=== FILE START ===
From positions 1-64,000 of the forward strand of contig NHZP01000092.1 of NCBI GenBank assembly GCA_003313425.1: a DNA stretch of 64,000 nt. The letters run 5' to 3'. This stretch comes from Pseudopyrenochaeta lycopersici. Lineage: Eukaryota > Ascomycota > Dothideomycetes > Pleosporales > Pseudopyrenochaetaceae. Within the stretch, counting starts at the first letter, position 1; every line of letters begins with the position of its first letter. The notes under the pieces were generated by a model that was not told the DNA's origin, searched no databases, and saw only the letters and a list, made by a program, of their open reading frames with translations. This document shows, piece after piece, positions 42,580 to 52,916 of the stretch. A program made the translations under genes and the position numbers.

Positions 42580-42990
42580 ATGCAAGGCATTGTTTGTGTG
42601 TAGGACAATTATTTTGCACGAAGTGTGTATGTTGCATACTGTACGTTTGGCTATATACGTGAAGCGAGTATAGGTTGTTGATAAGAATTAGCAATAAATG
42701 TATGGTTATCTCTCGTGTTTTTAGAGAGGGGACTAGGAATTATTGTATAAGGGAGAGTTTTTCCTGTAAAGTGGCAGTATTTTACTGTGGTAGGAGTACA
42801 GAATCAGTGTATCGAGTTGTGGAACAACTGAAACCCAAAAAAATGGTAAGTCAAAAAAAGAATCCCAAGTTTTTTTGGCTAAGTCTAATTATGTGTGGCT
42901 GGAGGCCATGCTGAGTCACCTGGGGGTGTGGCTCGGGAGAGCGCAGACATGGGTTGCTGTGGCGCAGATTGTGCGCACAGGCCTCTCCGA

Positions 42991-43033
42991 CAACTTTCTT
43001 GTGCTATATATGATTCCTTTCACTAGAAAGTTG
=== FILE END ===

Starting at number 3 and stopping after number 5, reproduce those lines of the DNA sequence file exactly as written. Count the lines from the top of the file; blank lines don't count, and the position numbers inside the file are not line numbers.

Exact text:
42580 ATGCAAGGCATTGTTTGTGTG
42601 TAGGACAATTATTTTGCACGAAGTGTGTATGTTGCATACTGTACGTTTGGCTATATACGTGAAGCGAGTATAGGTTGTTGATAAGAATTAGCAATAAATG
42701 TATGGTTATCTCTCGTGTTTTTAGAGAGGGGACTAGGAATTATTGTATAAGGGAGAGTTTTTCCTGTAAAGTGGCAGTATTTTACTGTGGTAGGAGTACA